List of Allegations Summarized from Michael Cohen's Feb.27 Testimony to the United States Congress
+ Threating and intimidation of federal witnesses called upon by Congress
+ Using non-profit funds to purchase private assets and private artwork
+ Using federal campaign finance money to issue blackmail payments covering up Mr. Trump’s private extra-marital affair
+ Federal tax fraud and personal income tax fraud and tax evasion in the amount of several million dollars
+ Bank fraud in the amount of tens of millions of dollars
+ Using the Office of the President of the United States to threaten civilian institutions including schools, colleges, private media, and non-profit groups
+ Threatening legal action and physical violence against groups and individuals in order to prevent the release of personal records including school grades, college transcripts, tax returns, financial statements, and Vietnam War records
+ Censoring and redacting evidence from the United States Congress which implicated the President of the United States, including the testimony given by Michael Cohen on previous occasions
+ Interference with Congressional hearings regarding his own alleged criminal violations
+ Managing and pursuing private business interests with foreign adversaries worth hundreds of millions of dollars
+ Speaking and cooperating with Wikileaks founder Julian Assange in order to hack into, weaponize, and release the records and e-mails of Democratic Party members, allegedly in collusion with Russian agents
Mr. Trump has also bragged publicly about “getting away” with various felonies, including federal income tax evasion schemes which may be worth tens of millions of dollars.
Fascism and Sovereign Immunity
Matthew R. Bishop, World Report News – March 23rd 2019
For my undergraduate thesis, I tried to examine one of modern history’s most relevant and compelling moments. What I decided on was the particular part of the French Revolution when a group of lawyers, citizens, clergymen, farmers, noblemen, and public officials banded together and proclaimed that the reigning King of France can and will be tried for crimes against the country while in office.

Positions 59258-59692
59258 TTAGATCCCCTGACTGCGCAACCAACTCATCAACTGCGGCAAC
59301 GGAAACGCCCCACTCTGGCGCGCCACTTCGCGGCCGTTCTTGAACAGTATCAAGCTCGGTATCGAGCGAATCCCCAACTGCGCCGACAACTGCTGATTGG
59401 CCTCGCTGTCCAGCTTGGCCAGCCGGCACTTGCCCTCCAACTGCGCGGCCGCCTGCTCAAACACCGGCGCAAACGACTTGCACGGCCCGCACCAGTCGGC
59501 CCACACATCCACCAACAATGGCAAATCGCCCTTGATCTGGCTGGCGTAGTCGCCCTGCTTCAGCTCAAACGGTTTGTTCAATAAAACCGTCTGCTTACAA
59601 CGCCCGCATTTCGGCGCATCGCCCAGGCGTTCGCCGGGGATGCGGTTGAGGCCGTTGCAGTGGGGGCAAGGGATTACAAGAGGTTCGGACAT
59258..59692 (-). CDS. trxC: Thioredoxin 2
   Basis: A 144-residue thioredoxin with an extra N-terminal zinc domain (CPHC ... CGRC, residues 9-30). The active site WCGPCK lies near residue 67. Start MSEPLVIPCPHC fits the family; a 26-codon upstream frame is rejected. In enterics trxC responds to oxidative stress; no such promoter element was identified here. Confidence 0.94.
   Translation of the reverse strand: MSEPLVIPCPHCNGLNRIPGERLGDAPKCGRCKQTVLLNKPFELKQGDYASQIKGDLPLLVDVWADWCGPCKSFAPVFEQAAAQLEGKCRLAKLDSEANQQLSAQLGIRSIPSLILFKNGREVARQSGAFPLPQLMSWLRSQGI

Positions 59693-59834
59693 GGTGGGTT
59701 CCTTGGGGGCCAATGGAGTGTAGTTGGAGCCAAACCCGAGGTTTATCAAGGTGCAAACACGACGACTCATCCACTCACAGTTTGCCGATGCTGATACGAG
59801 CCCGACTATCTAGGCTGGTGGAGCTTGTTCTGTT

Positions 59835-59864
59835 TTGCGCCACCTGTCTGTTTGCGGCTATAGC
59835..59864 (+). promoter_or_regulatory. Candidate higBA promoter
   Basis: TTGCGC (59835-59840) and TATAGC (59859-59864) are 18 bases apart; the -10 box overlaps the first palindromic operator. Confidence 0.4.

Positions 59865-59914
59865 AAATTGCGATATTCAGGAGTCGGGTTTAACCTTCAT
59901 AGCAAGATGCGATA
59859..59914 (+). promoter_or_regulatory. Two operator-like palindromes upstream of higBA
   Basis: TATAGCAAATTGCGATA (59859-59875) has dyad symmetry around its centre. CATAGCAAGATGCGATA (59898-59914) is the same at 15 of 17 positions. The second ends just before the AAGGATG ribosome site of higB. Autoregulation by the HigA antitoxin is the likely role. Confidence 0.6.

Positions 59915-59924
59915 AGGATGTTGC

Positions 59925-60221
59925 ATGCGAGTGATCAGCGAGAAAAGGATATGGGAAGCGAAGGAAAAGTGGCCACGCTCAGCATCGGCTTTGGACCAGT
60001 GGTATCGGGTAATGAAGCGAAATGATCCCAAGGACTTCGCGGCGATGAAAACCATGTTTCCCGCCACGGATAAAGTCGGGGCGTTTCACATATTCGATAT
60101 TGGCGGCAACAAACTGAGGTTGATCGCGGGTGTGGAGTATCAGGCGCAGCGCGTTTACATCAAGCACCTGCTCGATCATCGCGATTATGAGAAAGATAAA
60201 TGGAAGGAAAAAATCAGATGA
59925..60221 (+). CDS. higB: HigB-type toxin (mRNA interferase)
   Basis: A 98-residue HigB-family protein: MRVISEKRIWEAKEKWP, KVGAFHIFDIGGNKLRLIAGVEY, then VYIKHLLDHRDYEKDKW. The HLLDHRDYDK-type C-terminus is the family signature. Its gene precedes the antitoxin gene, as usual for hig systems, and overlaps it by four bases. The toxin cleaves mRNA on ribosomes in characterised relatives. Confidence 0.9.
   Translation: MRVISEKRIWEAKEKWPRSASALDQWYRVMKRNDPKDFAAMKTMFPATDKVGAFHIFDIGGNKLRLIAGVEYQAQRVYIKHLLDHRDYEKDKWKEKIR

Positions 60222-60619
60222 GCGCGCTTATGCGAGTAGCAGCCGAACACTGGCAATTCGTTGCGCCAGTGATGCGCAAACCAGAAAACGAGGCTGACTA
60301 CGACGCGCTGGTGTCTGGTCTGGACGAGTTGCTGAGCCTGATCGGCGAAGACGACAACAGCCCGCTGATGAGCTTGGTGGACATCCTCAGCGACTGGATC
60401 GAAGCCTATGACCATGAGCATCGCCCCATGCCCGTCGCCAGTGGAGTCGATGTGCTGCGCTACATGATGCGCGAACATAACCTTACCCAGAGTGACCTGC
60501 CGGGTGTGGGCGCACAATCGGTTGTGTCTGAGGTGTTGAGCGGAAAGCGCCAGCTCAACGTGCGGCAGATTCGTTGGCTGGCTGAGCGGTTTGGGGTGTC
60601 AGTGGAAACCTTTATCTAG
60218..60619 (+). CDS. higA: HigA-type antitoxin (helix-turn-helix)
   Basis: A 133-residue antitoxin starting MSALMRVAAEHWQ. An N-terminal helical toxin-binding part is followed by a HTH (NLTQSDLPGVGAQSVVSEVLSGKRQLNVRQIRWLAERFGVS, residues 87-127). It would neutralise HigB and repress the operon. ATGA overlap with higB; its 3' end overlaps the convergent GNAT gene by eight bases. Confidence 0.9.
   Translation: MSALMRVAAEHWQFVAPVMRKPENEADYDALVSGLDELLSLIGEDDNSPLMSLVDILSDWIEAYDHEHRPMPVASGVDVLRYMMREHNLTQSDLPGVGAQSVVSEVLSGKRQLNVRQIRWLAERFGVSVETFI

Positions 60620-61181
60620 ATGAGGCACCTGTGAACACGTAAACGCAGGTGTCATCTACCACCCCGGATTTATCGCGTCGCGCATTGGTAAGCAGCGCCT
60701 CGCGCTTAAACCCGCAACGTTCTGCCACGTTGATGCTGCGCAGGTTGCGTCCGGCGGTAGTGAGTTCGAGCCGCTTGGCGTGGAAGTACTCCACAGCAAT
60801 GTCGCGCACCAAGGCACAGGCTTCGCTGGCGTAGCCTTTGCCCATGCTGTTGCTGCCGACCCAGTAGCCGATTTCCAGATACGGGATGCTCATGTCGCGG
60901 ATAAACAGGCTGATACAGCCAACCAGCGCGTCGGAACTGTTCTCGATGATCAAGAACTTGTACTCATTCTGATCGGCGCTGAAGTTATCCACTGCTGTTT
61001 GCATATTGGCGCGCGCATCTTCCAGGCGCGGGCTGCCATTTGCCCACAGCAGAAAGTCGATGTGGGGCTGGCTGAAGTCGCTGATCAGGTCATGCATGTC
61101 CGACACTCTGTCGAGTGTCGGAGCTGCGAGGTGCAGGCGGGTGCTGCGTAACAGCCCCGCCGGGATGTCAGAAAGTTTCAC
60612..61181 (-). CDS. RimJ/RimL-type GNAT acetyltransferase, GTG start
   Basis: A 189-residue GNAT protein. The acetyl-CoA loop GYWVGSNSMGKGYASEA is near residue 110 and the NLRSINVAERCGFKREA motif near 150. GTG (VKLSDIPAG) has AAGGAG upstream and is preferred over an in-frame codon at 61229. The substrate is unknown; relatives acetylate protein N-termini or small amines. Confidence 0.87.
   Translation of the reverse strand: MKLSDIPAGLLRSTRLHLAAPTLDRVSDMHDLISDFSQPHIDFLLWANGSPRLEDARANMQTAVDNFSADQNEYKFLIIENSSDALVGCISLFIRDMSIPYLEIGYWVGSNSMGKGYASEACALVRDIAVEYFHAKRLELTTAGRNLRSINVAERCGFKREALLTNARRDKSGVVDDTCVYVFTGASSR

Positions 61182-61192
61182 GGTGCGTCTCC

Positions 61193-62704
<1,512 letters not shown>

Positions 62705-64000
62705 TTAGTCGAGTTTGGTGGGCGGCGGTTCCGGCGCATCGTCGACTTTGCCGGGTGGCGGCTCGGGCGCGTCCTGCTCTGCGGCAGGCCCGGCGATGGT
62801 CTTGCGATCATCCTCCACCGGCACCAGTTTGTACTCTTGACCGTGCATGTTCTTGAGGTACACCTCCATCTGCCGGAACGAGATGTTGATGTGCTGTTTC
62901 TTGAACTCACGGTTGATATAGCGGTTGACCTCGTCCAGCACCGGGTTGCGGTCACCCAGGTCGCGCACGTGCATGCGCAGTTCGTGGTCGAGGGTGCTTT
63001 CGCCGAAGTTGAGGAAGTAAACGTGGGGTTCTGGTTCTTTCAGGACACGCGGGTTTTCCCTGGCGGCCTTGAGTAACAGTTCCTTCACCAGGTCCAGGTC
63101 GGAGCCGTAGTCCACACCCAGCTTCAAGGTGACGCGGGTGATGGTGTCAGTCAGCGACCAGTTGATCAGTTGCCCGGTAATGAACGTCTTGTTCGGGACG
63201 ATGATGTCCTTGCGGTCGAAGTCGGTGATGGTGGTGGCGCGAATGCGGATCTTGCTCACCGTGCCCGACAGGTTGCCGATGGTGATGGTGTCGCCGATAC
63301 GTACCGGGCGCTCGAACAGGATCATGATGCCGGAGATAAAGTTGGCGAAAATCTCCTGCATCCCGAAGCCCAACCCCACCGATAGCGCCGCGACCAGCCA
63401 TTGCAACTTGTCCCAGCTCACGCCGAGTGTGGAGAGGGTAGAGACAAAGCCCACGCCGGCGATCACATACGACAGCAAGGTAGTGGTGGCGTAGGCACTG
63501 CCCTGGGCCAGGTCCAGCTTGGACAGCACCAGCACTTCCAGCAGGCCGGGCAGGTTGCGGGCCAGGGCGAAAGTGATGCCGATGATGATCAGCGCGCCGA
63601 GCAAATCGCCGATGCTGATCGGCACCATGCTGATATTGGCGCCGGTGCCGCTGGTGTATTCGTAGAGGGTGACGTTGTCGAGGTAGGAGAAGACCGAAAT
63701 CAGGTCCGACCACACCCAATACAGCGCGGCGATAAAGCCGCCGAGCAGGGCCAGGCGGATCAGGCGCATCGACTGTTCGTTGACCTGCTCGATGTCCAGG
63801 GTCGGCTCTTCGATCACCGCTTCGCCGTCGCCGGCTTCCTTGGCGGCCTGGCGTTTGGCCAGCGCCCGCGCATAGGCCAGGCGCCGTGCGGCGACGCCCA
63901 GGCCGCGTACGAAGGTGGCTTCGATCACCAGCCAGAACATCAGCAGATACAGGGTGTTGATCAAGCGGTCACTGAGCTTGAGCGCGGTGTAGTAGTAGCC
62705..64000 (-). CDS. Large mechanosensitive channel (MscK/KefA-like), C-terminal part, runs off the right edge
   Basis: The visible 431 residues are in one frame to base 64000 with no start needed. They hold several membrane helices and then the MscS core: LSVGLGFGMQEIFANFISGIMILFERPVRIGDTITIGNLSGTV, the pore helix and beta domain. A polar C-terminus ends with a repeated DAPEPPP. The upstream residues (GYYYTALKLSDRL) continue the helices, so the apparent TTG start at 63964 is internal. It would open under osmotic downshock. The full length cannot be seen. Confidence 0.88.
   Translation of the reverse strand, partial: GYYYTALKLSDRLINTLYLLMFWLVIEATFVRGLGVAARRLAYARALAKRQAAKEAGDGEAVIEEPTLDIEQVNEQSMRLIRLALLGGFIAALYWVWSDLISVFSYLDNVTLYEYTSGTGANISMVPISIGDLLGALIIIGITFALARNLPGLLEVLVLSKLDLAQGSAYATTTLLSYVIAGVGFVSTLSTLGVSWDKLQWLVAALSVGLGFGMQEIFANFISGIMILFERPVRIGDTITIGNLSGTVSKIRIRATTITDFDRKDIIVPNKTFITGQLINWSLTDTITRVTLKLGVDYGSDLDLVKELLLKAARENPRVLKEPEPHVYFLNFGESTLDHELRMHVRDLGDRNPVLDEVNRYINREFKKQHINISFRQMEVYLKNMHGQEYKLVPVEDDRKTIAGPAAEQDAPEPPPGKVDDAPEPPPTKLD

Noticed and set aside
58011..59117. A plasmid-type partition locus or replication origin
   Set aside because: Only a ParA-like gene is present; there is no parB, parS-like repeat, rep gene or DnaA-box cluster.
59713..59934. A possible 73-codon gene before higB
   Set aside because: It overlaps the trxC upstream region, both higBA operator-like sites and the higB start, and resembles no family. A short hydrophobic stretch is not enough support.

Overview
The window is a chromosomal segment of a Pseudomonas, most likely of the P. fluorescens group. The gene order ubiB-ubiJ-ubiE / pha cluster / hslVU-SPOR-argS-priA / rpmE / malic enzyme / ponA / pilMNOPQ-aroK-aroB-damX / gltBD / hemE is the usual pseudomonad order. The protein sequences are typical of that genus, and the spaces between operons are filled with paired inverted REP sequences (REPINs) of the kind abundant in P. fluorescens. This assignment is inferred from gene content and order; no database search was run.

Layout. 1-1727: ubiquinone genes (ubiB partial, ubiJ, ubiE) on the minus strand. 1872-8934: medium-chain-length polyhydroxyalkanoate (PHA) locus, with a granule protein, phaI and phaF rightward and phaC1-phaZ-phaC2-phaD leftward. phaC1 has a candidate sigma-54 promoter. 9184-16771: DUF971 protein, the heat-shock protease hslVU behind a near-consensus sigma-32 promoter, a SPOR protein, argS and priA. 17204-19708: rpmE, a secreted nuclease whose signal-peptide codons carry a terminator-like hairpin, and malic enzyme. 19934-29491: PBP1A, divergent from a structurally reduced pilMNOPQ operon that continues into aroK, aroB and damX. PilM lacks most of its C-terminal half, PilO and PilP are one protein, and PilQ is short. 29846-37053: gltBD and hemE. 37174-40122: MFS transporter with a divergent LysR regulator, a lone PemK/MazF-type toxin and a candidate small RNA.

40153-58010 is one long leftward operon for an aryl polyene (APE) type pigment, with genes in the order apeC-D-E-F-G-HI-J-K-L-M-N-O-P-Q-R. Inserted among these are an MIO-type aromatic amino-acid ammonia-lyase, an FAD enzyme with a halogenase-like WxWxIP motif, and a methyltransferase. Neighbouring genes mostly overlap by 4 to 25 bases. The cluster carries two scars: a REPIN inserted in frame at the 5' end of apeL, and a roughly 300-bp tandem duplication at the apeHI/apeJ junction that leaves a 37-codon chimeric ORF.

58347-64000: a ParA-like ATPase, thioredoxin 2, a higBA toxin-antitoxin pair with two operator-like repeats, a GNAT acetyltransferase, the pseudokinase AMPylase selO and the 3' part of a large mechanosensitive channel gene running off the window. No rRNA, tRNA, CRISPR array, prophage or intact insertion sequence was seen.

What makes this moment so critical is that these otherwise ordinary citizens decided to hold their sovereign, their chief executive, accountable to themselves, the citizens and employees. It was the moment when we decided that a king cannot be above the laws of his own country, nor above the well-being of his citizens.
That moment was two hundred and fifty years ago. Now we are having this exact discussion all over again, and right-wing pundits would like us to believe that a sitting President cannot or should not be indicted.
To suggest that any public office should be immune to charges of treason and conspiracy is an open endorsement of fascism. It is not a conversation that a free, democratic people should even have in the first place.
We cannot be afraid to speak the word fascist. We have an ethical obligation to call out fascism everywhere and anywhere we see it taking hold, and today it has already got a stranglehold on the American GOP. Republicans actually want to shield a sitting President from charges of fraud, treason, and conspiracy against the President’s own country. Fascism is already here. It has become a part of our everyday political thinking.
And make no mistake, the allegations involved here are of the highest caliber, involving foreign mafia groups, international cartels, Russian foreign agents and assets, and everything else that makes a good James Bond movie. It would be an exciting historical moment, were it not for the growing ideology of fascism that has crept over and consumed the American far-right.
We cannot afford to underestimate the number of Americans who are sympathetic to fascism. President Trump ran on a host of fascist promises, from shutting down the free press to imprisoning his political rivals. One in five Americans endorsed that platform when they voted for Donald Trump. Now his electorate is rising up to defend him against dozens of charges, many of them high crimes and felonies, and is even presenting the Ancien Regime argument that a sitting President cannot be tried for crimes against his country.
As many as 2.2 million Frenchmen lost their lives in the revolutionary fighting of 1787-1799, corresponding to roughly ten percent of the entire country. They fought and died in that revolution so that later generations would never need to ask this question: Can we put a king on trial for crimes against his own country?
Today too many American pundits are rewriting history. They are turning the pages back by three hundred years. They want us to believe that a President cannot and should not answer to the crimes he has committed against his country and against his people. They are erasing the French Revolution, the American Revolution, and all the progress of political thinking accomplished in the past three centuries since before the birth of the Modern Era.
We cannot let them. That is why we need this report to be made public. And that is why we need to call out and stand up against fascism every single time that we see it, hear it, or read it.